VentureBeat: What are some challenges associated with machine learning systems for indoor farming?
Sztul: There’s a basic machine learning example called the multi-armed bandit problem. And if you think about an octopus in a casino, sitting at a slot machine, the octopus is exploring, pulling different slot machine handles until it finds one that it can start to take advantage of, it can exploit. This is a classic problem of exploration versus exploitation.
A recipe [for growing produce] at Bowery includes things like light intensity, photo period, spectrum, different types of concentrations of nutrients, water temperature, air temperature, and humidity. There’s dozens of components that come into a Bowery recipe. If you were to try and tweak all of those combinations, all of those recipe components to make different combinations, that would take forever, and so we do the same thing with recipes. We have dozens and dozens of recipes in our farm; actually, I believe now we have over 50 recipes currently active across 10 products.
Rhee: Another area to add is the ability to forecast. Obviously, mass will be based on, you take a picture, and millions and millions of pictures, and then throughout the life cycle … until it gets to the harvest. And so, if I take a picture, we can actually figure out … growth rate, and then what the height of the plant is going to be and how much it’s going to produce in a future harvest. And that’s really driven by computer vision, as well as the sensing technology, and then adding all of that into a machine learning model to predict the mass. So that’s an interesting problem that is also fairly challenging because you know, different plants have different patterns, right? And the different colors and density. And so that’s quite a challenging problem.
Sztul: That’s actually a problem similar to some of the problems that self-driving cars have in detecting cars, distinguishing between cars when they’re overlapping. And so, as leaves grow, it’s a problem. It’s called occlusion. As leaves grow, how do you know that you know this is a leaf, and that’s a leaf in a different part of different plants? So it’s an incredibly challenging space. And the better we do there — Injong’s totally right — the better we can understand how much do we have in our farms? And how are we doing today versus yesterday?
Another one — and you would never think about this as a problem, well, simple but challenging — is where do you put things? How do you fill up your farm? If you have thousands of discrete locations to put your crops, how do you decide where things go? And that comes back to science at scale and recipe optimization.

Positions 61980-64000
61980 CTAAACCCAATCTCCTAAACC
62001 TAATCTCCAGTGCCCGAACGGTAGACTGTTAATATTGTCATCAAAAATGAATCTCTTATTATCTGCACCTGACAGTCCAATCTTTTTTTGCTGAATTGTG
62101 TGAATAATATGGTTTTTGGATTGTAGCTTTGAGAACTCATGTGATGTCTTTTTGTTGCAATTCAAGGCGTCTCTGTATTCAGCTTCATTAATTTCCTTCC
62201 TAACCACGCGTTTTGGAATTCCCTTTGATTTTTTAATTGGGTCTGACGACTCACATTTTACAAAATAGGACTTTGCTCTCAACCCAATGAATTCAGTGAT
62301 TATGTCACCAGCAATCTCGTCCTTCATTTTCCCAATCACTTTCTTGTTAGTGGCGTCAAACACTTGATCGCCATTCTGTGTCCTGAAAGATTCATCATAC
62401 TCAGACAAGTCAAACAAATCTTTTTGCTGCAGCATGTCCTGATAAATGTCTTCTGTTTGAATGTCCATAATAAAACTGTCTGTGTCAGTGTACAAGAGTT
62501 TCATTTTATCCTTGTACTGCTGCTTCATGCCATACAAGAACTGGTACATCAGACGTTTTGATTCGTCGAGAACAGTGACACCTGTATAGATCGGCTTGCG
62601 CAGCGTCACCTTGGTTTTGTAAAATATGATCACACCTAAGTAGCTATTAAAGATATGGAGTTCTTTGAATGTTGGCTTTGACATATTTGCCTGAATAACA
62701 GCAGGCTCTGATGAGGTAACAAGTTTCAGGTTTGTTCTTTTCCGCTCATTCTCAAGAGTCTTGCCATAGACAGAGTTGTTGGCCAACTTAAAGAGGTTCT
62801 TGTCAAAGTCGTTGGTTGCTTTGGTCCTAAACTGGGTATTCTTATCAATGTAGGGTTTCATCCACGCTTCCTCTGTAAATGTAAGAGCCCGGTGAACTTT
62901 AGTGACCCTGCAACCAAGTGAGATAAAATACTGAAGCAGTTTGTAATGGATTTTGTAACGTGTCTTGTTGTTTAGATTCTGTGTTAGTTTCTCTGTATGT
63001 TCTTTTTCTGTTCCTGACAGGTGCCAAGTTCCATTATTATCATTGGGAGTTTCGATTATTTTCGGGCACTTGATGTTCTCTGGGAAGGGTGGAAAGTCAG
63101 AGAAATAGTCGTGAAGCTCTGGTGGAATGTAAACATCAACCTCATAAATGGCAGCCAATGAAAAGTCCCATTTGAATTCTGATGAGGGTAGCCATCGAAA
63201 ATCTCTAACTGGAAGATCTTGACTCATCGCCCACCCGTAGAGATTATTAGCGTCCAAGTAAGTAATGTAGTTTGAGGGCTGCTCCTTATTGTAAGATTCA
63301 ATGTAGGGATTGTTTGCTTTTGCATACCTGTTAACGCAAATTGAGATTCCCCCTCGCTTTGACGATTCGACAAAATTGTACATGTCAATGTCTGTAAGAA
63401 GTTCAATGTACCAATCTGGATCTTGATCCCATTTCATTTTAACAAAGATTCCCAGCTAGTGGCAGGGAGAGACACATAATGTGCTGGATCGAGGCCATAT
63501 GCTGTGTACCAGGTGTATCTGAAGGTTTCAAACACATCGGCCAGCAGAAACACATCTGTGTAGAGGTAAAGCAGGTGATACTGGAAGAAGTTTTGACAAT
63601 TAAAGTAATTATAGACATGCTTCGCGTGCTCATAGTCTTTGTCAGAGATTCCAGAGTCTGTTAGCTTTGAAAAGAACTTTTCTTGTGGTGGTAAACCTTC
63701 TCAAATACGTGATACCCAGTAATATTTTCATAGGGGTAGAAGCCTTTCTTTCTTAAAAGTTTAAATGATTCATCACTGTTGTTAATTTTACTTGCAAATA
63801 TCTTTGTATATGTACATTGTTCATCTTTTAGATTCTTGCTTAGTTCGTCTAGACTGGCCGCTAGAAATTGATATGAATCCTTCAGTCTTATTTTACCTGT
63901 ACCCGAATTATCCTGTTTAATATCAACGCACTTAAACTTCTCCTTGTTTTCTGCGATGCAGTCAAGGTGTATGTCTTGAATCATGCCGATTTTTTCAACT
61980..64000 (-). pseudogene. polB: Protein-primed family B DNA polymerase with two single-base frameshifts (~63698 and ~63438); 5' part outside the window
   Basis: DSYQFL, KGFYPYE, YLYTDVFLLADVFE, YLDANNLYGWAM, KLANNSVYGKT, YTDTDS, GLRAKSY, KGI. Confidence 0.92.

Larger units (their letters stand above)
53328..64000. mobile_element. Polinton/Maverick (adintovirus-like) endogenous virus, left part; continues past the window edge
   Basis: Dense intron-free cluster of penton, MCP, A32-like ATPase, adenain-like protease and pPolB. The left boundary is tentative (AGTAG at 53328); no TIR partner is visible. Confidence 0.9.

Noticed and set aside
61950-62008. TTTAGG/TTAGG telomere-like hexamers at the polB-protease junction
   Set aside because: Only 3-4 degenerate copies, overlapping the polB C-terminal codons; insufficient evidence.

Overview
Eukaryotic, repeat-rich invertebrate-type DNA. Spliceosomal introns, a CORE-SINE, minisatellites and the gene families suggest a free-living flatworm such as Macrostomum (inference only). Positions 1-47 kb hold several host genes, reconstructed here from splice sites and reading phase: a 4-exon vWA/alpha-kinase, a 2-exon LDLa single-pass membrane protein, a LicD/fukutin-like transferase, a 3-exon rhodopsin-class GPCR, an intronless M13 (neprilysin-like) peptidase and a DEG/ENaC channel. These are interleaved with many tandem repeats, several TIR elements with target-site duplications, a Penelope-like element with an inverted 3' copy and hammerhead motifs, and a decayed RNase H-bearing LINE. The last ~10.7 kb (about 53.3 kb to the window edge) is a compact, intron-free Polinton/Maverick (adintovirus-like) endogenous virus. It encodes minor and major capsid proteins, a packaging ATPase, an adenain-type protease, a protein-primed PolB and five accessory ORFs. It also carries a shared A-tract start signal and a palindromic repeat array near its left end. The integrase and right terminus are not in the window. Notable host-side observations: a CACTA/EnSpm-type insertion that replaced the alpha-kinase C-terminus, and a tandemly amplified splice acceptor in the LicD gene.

One of the things we’ve done is used machine learning to optimize based on what a basil wants versus a butterhead, as an example — one wanting a cooler, drier climate and one wanting a warmer, more humid environment. We can set preferences and place these crops in different locations in the farm based off of those preferences. And so that’s an area that’s ripe for machine learning because [for] a person to make those decisions, I tell you firsthand, is impossible. And especially as you’re adding more complexity in terms of what the rules are. So that’s an area that I think seems straightforward but is complex and rewarding for us to spend time in.
VentureBeat: I spoke with Ken Goldberg at UC Berkeley last year about a project to create a fully autonomous polyculture garden and computer vision systems to monitor diverse groups of plants growing together. Is Bowery doing any experiments with polyculture growing?
Sztul: We’ve started growing some things that way, where we grow different types of — like our spring blend. So you can go buy our spring blend, and it’s got a whole bunch of different types of lettuces in it, and we used to grow it all together. And actually, we’ve gone away from polyculture over time. We’ve actually moved away from that, and we think that’s right now a better model because we can target what the individual crop needs versus another. But we could go back to that one day, I don’t know.